Encapsulating creative articulation in an unusual time.
Text by Hera
Encountering art, music and performances brings us pleasure; it takes us to a space where aesthetic experience and communal spectacle may manifest. Even as Singapore is recovering from the disruptive effects of COVID-19, we are still acutely aware of the necessity of social distancing as well as the associated risks of physical gatherings. These restrictions are resulting in a proactive expansion of the digital realm in our society, not only to replace the void of physical presence, but also to give expression to our daily modes of living.
Life in a Cloud is a digital compilation of works by seven prominent local artists across genres created in an uncertain period of global pandemic. It is also part of the #SGCultureAnywhere campaign, which features digital iterations of selected arts and culture offerings from Singapore. Presented in the format of a microsite, the works of Kirsten Tan (Film), Santha Bhaskar (Dance), NADA (Music), Sharlene Teo (Literary Arts), Kaylene Tan & Paul Rae (Performing Arts), Iskandar Jalil (Visual Arts) and Randy Chan (Architecture) are released each Sunday between 9 August – 27 September.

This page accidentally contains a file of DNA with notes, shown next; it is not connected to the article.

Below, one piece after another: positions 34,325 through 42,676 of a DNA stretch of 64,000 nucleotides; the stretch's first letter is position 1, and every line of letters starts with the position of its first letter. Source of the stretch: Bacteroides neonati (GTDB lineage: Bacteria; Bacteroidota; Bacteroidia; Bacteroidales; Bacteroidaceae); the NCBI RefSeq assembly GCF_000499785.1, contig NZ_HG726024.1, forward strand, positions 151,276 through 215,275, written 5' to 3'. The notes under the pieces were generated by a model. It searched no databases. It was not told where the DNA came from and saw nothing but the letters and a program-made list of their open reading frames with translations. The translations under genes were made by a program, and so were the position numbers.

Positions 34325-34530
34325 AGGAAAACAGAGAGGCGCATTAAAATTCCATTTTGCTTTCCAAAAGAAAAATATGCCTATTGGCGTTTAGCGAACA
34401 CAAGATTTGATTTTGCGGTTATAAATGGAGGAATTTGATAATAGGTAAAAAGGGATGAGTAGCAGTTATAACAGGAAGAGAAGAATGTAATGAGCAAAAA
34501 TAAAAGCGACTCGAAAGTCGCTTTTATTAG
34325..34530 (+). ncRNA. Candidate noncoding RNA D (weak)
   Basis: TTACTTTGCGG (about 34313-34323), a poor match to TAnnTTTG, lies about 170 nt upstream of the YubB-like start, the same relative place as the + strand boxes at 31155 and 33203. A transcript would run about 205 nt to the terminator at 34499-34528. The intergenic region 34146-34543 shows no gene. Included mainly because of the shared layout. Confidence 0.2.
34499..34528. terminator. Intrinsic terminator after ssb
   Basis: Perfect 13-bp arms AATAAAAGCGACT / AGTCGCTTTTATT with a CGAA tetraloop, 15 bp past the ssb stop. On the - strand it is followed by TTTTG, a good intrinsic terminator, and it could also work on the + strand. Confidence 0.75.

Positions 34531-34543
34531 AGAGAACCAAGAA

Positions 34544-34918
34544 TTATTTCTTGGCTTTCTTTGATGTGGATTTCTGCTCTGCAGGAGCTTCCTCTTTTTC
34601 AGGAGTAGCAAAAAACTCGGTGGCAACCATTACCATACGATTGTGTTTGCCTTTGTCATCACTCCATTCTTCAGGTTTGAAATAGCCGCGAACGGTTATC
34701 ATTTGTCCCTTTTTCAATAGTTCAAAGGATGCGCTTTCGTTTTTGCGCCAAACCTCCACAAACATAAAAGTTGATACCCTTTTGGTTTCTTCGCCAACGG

Each artist responded to a five point framework as a starting point to their artmaking in their own space. Life in a Cloud mediates the creative journey of the artists through narrative and graphical approaches, allowing the audience particular perspectives into the artists’ daily lives and commitments to their art forms. B-side speaks to Natalie Hennedige, curator of Life in a Cloud and Festival Director Designate, Singapore International Festival of Arts 2022 – 2024.